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Journal of Comparative Physiology B

, Volume 182, Issue 2, pp 311–319 | Cite as

Taking the heat: thermoregulation in Asian elephants under different climatic conditions

  • Nicole M. Weissenböck
  • Walter Arnold
  • Thomas Ruf
Original Paper

Abstract

Some mammals indigenous to desert environments, such as camels, cope with high heat load by tolerating an increase in body temperature (T b) during the hot day, and by dissipating excess heat during the cooler night hours, i.e., heterothermy. Because diurnal heat storage mechanisms should be favoured by large body size, we investigated whether this response also exists in Asian elephants when exposed to warm environmental conditions of their natural habitat. We compared daily cycles of intestinal T b of 11 adult Asian elephants living under natural ambient temperatures (T a) in Thailand (mean T a ~ 30°C) and in 6 Asian elephants exposed to cooler conditions (mean T a ~ 21°C) in Germany. Elephants in Thailand had mean daily ranges of T b oscillations (1.15°C) that were significantly larger than in animals kept in Germany (0.51°C). This was due to both increased maximum T b during the day and decreased minimum T b at late night. Elephant’s minimum T b lowered daily as T a increased and hence entered the day with a thermal reserve for additional heat storage, very similar to arid-zone ungulates. We conclude that these responses show all characteristics of heterothermy, and that this thermoregulatory strategy is not restricted to desert mammals, but is also employed by Asian elephants.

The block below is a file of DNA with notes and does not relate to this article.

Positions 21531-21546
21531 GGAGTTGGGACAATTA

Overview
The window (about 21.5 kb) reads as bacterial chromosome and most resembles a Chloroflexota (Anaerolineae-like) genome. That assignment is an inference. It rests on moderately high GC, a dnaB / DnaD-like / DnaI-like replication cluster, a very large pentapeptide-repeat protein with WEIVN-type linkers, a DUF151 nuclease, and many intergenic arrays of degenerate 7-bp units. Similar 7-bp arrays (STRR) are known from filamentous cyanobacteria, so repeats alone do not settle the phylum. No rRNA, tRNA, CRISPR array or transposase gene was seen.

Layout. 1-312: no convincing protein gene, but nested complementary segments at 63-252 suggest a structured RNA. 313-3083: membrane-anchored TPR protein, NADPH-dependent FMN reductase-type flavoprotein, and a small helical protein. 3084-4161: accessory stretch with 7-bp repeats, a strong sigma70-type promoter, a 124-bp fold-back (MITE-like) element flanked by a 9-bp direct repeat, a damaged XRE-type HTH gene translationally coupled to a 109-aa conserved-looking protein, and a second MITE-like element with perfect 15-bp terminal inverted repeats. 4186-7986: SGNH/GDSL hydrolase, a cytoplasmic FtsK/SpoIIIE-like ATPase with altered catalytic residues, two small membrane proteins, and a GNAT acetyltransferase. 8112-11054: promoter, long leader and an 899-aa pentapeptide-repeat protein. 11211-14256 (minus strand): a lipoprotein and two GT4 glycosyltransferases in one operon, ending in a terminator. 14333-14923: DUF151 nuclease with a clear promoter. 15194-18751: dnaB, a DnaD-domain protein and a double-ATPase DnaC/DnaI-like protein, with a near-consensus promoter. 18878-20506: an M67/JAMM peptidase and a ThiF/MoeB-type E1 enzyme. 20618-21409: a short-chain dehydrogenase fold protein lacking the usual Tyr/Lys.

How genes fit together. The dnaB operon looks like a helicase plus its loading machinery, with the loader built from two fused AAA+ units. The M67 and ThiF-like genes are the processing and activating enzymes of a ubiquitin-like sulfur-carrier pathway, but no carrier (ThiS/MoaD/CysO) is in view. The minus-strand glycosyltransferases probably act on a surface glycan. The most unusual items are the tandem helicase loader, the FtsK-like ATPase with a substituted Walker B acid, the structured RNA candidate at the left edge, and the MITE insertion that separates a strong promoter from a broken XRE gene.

Keywords

Core body temperature rhythms Elephas maximus Heat storage Heterothermy Large body size 

Notes

Acknowledgments

N.M.W. was sponsored by a DOC-fFORTE scholarship from the Austrian Academy of Science. Further financial aid was provided by the Tiergarten Schönbrunn, Vienna and the Tierpark Hellabrunn, Munich. We thank P. Ratanakorn from the Mahidol University Thailand and the management from the Samphran Elephant Ground and Zoo as well as the Zoo Hellabrunn for providing access to the elephants. We thank C. Weiss and the mahouts from the Samphran Elephant Ground and Zoo for their assistance with data collection. Thanks also to G. Fluch for the production of the temperature data loggers and for technical support.

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Copyright information

© Springer-Verlag 2011

Authors and Affiliations

  • Nicole M. Weissenböck
    • 1
  • Walter Arnold
    • 1
  • Thomas Ruf
    • 1
  1. 1.Department of Integrative Biology and EvolutionResearch Institute of Wildlife Ecology, University of Veterinary MedicineViennaAustria

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